That’s not what Nokia Siemens Networks wants to hear, having just teamed up with US chip shop Intel to collaborate on common objectives around NSN’s Liquid Applications initiative. If you recall, Liquid Applications, unveiled in February at MWC, focuses on moving intelligence to the network edge with a computing platform designed to run applications within the mobile base station. The concept is designed to take some of the strain off the network and speed the delivery and localisation of services, but it seems to go somewhat against the trend moving in the SDN circles of using commodity hardware and software and keeping all the intelligence in the core.

NSN reckons it has a business case though, and one that means operators will be able to make more money by delivering media-rich services and content directly from the base station. It’s that much sought after Holy Grail of harmonised business models between mobile operators and other ecosystem players, such as OTT content providers, independent software vendors and application service providers.

Intel provides the beating heart of the system, with its telco specific Crystal Forest platform, which provides localised processing, content storage, and access to real-time radio and network information inside the base station.

Cable & Wireless Communications’ Monaco business was taking quite another approach, with a focus on the cloud. There’s probably not much cloud in the Monaco sky, so the aptly named Café Cloud offering from telecoms applications developer Movius Interactive hosted by Monaco Telecom might find some room on the big blue horizon.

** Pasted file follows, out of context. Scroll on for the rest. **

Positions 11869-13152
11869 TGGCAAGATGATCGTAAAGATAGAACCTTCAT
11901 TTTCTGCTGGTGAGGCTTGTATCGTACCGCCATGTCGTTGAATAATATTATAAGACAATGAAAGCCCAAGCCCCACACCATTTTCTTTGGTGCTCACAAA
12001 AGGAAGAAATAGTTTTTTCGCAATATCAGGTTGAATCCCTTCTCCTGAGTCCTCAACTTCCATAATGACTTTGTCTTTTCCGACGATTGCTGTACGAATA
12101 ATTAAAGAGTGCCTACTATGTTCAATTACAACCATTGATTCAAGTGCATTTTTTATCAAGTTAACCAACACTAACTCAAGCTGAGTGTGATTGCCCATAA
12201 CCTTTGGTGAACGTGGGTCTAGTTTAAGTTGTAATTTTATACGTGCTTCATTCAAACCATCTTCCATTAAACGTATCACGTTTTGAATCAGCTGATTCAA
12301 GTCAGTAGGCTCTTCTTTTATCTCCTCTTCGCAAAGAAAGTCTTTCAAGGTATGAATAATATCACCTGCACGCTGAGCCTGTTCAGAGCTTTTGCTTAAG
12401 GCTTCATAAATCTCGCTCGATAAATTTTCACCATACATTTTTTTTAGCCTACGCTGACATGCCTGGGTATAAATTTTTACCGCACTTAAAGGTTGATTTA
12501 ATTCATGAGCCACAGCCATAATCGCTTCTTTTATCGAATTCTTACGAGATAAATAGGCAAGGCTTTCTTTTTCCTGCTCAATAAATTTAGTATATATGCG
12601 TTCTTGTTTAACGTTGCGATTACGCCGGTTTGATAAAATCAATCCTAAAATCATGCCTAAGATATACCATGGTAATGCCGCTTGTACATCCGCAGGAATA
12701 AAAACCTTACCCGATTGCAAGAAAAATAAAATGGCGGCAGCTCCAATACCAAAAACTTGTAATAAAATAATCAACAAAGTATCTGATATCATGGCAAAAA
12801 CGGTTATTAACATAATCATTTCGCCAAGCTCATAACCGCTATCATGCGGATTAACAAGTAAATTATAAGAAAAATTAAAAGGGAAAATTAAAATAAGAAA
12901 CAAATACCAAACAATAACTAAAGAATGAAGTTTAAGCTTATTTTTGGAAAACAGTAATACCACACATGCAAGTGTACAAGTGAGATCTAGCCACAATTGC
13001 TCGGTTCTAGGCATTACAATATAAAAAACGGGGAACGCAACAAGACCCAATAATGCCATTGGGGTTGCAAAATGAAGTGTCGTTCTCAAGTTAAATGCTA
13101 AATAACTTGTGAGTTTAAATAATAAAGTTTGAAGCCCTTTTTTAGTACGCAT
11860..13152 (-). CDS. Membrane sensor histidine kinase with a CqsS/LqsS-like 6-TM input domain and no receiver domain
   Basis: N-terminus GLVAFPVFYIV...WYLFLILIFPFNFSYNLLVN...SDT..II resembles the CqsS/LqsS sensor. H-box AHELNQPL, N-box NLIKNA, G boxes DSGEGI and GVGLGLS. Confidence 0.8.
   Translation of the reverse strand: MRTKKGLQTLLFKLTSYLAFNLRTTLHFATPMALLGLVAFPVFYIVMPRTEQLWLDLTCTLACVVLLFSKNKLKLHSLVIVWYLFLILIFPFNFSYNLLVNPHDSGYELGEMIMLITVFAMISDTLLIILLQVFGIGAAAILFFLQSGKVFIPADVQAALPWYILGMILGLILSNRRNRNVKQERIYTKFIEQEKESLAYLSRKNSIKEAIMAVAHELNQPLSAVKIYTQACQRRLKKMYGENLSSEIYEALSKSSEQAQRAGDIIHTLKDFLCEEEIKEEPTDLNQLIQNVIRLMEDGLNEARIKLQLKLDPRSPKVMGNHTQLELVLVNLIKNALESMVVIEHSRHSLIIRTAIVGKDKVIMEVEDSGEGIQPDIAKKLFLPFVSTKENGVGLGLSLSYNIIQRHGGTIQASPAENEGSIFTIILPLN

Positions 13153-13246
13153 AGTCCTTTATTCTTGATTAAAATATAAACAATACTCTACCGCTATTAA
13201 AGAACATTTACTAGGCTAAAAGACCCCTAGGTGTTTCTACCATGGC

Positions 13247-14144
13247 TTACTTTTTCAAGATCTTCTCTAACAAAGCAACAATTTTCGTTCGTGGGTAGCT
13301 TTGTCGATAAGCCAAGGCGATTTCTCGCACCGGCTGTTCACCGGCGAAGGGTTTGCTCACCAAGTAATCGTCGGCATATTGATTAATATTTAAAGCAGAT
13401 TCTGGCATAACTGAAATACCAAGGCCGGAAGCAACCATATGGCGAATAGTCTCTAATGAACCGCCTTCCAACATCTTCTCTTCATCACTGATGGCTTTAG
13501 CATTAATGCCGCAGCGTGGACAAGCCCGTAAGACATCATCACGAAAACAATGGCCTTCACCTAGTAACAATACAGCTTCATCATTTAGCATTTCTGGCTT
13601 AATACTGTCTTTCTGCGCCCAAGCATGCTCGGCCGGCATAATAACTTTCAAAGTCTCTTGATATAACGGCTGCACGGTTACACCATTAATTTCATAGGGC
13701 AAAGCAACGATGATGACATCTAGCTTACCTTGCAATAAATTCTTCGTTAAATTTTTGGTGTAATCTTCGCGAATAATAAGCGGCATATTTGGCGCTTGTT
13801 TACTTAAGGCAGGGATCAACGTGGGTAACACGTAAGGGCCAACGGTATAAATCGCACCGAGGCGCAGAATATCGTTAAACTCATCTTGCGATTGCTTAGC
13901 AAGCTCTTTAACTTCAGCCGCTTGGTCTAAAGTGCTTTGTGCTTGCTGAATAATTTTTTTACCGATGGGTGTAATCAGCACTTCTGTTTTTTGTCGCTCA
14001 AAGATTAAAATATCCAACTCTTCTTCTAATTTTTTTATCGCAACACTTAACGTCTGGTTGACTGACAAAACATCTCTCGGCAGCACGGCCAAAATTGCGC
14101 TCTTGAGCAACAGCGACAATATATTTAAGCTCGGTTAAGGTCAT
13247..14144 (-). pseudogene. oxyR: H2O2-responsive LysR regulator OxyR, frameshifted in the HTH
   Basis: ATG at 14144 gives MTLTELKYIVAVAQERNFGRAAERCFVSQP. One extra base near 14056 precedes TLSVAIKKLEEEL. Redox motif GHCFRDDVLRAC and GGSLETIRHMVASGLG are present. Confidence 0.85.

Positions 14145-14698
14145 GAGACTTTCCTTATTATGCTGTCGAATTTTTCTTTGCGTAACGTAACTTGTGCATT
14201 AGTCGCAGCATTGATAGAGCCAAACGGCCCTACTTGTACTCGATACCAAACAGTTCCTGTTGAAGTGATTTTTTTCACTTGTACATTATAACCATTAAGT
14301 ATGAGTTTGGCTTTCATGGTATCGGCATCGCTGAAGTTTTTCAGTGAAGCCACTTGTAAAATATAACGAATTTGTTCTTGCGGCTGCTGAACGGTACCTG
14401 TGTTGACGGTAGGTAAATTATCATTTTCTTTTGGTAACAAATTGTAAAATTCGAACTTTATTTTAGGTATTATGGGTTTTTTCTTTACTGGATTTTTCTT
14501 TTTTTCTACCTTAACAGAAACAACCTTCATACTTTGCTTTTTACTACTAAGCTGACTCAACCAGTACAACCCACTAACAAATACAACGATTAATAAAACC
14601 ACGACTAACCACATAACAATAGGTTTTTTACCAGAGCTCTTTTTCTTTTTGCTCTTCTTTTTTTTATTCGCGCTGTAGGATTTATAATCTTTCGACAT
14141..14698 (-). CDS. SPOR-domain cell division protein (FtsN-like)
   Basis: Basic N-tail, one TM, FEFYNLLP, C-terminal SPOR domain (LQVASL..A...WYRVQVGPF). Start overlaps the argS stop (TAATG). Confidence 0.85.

The idea is to sell cloud services to smaller non-competing fixed and mobile operators across Europe, which is an interesting approach, given that the telco ecosystem operates a largely if-you’re-not-with-us-you’re-against-us model.

Finding safety in numbers was Russian operator MegaFon, which became the latest carrier to join Telefónica’s partnership programme this week. It’s the old bulk-buy operation, pooling resource, know-how and purchasing power across an international roster of telcos.

Keeping with the cloud, the deal will also see Telefónica extend the range of its international enterprise offering to Russia, with Megafon’s enterprise base given access to services across the Spanish incumbent’s footprint, leaving the door open for future collaboration on cloud and M2M offerings as well.

Telefonica’s partnership programme includes operators with which the firm has equity relationships, like China Mobile and Telecom Italia, as well as non-related players including Bouygues, KPN and Telenor. The Spanish player said that the programme now has reach into 52 countries and a combined customer headcount of 1.5 billion.

On the subject of acquisitions, mobile services firm Syniverse has been given the go ahead for a, er, ‘Machquisition’ of its own, as the European Commission gave its blessing for the company to acquire telecoms clearing house Mach.

It’s not a deal without constraint however, and the EC approval is conditional on the separation of “almost the entirety of MACH’s data clearing and near real-time roaming data exchange business” in the EU, Iceland, Liechtenstein and Norway, which is to be separated into its own entity and sold to another buyer. This will include customers, certain employees and the platforms required to support the business.